Today, Monday 14 November, marks World Diabetes Day - a timely reminder of this chronic condition.
Only last month, new figures were published which showed the number of people diagnosed with diabetes in the UK had increased to 2.9 million, with one person diagnosed every three minutes - that's a 50% increase within five years.
According to statistics from Diabetes UK, a further 850,000 people are unaware they have type 2 diabetes and by 2025, the number of people with diabetes is expected to reach five million. The condition already causes more deaths than breast and prostate cancer combined, and it is estimated to cost the NHS £1 million an hour.
It's not all doom and gloom however; 90% of known diabetes cases are type 2, which, for the most part, is preventable and controllable through diet and lifestyle changes.
It should come as no surprise that as our waistbands have expanded and as a nation we get fatter, that diabetes rates have increased also.
As obesity is a major risk factor in the development of type 2 diabetes, if we don't tackle our waistlines and diet diabetes diagnoses will continue to rise.
We all know that in general we should eat healthier, but for many, making these changes can be daunting. Others believe the term 'healthy eating' is code for denial, expense, and boring meals.
But enjoying a balanced diet is as easy or difficult as you make it, and if it's difficult, you're doing it wrong. So, how do you make healthy eating easy and enjoyable?
The best place to start is to know what a healthy diet is.
A balanced diet, one which is recommended to prevent and control diabetes, is low in fat and saturated fats, high in wholegrain carbohydrates and low in sugars and salt. It will include lean protein and at least 5 portions of fruit and veg a day. You should also include three low fat dairy servings per day; if you can't tolerate dairy, calcium-enriched soya products make an excellent alternative.
That's a lot of nutrition information, so how does that translate into a diet?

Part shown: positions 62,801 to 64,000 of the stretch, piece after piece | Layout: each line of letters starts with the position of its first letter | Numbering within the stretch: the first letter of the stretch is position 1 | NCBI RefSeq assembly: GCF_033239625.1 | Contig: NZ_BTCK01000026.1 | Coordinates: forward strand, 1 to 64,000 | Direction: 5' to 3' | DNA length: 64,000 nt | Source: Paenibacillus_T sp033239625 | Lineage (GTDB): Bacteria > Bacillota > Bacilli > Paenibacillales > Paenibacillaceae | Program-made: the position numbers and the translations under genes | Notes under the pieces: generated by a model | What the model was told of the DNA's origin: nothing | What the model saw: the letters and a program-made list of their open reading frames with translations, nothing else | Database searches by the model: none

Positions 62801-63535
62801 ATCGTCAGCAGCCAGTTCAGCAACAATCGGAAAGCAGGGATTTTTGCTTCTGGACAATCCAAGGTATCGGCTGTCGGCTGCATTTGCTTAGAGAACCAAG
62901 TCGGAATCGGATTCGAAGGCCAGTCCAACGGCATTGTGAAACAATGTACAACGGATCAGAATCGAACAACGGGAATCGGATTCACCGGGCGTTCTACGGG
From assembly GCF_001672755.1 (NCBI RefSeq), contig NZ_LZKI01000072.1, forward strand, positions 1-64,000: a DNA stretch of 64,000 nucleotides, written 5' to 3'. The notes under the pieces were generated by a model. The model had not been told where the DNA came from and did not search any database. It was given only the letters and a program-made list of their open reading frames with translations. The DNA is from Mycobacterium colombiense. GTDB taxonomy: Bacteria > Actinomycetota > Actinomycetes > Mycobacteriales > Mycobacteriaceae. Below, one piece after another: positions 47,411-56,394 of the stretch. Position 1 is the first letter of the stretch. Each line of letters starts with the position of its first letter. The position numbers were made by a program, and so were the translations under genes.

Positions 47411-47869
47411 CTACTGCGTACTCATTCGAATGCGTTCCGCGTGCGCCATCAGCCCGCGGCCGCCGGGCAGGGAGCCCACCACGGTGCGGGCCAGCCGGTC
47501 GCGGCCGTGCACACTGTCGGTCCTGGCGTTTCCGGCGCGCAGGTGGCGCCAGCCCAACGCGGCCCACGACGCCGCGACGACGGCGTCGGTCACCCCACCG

Using these rules I've created a few healthy eating suggestions:
Breakfast: Muesli or a high fibre cereal with low fat yoghurt and a piece of fruit.
Lunch: Chicken salad sandwich made with wholegrain bread.
Dinner: Spaghetti Bolognese made with a tin of tomatoes, onions, peppers, lean mince, wholegrain pasta and a little grated cheese.
Snacks: Oatcakes or crisp bread with hummus or low fat cheese.
None of these contain particularly unusual ingredients. None require advanced cooking skills and none are particularly expensive. All however are tasty, satisfying, and healthy.
A healthy lifestyle also includes tackling our sedentary behaviour. If you like the gym and the discipline it can bring then it is a great choice. But for many of us, family and work commitments mean getting the time to devote to the gym is not always a viable option.
Small changes in behaviour can yield positive results. For instance, if you commute, getting off the tube or bus one stop earlier and walking can add an extra 10 to 15 minutes activity into your daily routine. As we should all aim to achieve at least 20 minutes exercise a day, this one change is a meaningful difference in your daily routine.
Find a small change that is manageable, maintainable and works for you. Over time, it will become a habit - it will become what you do, not what you have to do.
I think one of the greatest problems we face in addressing and tackling type 2 diabetes is that, as a serious life-long condition, the damage it causes to your health is not immediately apparent.
This means we put off taking action until those risks or consequences are staring us in the face.
But because many of us are overweight and have grown accustomed to it, we simply don't realise that we are unwell.
If the long term benefits of healthy eating don't convince you, focus on the shorter term benefits - feeling more comfortable in your clothes and having improved energy levels. Once you feel the benefits, you will not turn back and will continue to maintain a healthy diet and keep your risk of developing type 2 diabetes low.
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